A framework is introduced to investigate the indirect effect of aerosol loading on tropical deep convection using three-dimensional limited-domain idealized cloud-system-resolving model simulations coupled with large-scale dynamics over fixed sea surface temperature. The large-scale circulation is parameterized using the spectral weak temperature gradient (WTG) approximation that utilizes the dominant balance between adiabatic cooling and diabatic heating in the tropics. The aerosol loading effect is examined by varying the number of cloud condensation nuclei (CCN) available to form cloud droplets in the two-moment bulk microphysics scheme over a wide range of environments from 30 to 5000 cm−3. The radiative heating is held at a constant prescribed rate in order to isolate the microphysical effects. Analyses are performed over the period after equilibrium is achieved between convection and the large-scale environment. Mean precipitation is found to decrease modestly and monotonically when the aerosol number concentration increases as convection gets weaker, despite the increase in cloud liquid water in the warm-rain region and ice crystals aloft. This reduction is traced down to the reduction in surface enthalpy fluxes as an energy source to the atmospheric column induced by the coupling of the large-scale motion, though the gross moist stability remains constant. Increasingmore »
The radiative cooling rate in the tropical upper troposphere is expected to increase as climate warms. Since the tropics are approximately in radiative–convective equilibrium (RCE), this implies an increase in the convective heating rate, which is the sum of the latent heating rate and the eddy heat flux convergence. We examine the impact of these changes on the vertical profile of cloud ice amount in cloud-resolving simulations of RCE. Three simulations are conducted: a control run, a warming run, and an experimental run in which there is no warming but a temperature forcing is imposed to mimic the warming-induced increase in radiative cooling. Surface warming causes a reduction in cloud fraction at all upper-tropospheric temperature levels but an increase in the ice mixing ratio within deep convective cores. The experimental run has more cloud ice than the warming run at fixed temperature despite the fact that their latent heating rates are equal, which suggests that the efficiency of latent heating by cloud ice increases with warming. An analytic expression relating the ice-related latent heating rate to a number of other factors is derived and used to understand the model results. This reveals that the increase in latent heating efficiency more »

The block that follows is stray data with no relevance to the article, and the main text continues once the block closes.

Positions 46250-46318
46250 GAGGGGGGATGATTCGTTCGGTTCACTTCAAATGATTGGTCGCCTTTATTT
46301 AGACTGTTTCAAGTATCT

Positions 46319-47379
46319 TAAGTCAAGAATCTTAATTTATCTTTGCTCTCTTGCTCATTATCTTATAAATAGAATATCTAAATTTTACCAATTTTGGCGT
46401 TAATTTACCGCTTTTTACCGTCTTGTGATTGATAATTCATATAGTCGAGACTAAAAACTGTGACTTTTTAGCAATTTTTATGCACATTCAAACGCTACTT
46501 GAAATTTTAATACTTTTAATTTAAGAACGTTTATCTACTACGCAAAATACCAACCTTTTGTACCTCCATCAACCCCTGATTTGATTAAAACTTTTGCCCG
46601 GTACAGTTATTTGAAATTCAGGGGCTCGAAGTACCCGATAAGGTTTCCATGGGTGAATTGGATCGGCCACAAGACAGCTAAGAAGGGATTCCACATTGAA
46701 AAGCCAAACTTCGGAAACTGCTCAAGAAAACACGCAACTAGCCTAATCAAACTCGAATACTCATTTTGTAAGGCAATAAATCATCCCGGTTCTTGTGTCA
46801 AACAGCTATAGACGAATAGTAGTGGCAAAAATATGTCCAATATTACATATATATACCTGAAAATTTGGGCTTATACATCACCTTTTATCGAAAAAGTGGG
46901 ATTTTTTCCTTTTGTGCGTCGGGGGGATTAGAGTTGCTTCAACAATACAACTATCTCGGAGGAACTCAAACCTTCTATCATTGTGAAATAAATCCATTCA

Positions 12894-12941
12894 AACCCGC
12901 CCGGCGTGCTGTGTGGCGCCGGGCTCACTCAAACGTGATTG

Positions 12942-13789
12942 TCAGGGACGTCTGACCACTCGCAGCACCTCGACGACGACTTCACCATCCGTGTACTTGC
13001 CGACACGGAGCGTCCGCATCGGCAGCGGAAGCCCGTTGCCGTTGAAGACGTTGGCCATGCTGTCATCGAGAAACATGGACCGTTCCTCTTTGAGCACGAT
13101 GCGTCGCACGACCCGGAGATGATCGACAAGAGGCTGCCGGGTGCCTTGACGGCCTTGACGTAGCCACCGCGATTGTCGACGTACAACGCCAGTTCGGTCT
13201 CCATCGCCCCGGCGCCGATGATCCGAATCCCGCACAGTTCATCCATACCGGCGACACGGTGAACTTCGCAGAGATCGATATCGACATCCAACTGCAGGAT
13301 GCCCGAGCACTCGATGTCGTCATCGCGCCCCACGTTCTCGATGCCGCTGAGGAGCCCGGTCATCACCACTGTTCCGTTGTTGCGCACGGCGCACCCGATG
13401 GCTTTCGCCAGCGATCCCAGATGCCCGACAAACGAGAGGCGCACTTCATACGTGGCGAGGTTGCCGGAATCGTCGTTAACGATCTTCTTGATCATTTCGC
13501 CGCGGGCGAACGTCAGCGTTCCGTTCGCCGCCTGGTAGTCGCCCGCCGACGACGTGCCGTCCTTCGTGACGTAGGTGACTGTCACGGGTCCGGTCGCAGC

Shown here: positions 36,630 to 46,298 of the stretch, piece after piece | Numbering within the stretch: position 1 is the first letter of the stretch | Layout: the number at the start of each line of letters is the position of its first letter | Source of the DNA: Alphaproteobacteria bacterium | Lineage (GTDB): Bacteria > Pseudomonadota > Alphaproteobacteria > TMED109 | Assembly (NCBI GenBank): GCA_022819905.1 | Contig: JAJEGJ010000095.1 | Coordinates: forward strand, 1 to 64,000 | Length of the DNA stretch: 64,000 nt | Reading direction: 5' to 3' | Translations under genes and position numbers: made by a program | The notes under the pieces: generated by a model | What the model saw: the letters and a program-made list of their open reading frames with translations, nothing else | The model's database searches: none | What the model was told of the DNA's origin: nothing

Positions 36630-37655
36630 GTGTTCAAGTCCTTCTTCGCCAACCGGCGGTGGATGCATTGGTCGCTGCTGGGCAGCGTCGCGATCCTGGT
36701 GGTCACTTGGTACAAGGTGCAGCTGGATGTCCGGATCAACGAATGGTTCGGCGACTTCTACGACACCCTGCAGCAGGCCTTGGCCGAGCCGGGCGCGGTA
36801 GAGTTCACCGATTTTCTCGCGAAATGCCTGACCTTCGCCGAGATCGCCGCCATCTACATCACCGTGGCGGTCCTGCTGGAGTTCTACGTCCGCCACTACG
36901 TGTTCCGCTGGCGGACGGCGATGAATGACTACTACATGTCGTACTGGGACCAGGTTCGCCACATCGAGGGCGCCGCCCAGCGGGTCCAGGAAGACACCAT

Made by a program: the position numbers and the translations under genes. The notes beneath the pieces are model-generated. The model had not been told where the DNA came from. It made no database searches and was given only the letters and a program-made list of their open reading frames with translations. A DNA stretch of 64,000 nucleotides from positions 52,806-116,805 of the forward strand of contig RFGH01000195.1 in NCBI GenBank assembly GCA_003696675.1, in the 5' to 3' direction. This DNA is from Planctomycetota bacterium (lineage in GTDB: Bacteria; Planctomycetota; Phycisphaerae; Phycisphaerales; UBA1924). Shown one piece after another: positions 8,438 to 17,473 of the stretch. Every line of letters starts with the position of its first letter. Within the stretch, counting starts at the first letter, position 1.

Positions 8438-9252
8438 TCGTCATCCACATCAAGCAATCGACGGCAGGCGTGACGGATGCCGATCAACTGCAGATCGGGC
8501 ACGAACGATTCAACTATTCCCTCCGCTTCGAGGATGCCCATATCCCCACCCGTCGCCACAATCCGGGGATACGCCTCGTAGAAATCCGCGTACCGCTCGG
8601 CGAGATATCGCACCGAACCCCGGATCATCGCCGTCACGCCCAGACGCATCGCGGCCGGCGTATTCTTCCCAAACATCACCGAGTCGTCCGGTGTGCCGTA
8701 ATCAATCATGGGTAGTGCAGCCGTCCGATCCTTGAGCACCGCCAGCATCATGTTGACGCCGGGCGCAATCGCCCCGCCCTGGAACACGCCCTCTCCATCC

Here we examine how the amount of condensed ice in part of the atmosphere—the tropical upper troposphere (UT)—responds to global warming. In the UT, the energy released during ice formation is balanced by the emission of radiation to space. This emission will strengthen with warming, suggesting that there will also be more ice. Using a model of the tropical atmosphere, we find that the increase in ice amount is mitigated by a reduction in the amount of time ice spends in the UT. This could have important implications for the cloud response to global warming, and future work should focus on how these changes are manifested across the distribution of convective cloud types.
- Award ID(s):
- Publication Date:
- NSF-PAR ID:
- Journal Name:
- Journal of Climate
- Page Range or eLocation-ID:
- p. 1643-1654
- American Meteorological Society
- Sponsoring Org:
- National Science Foundation
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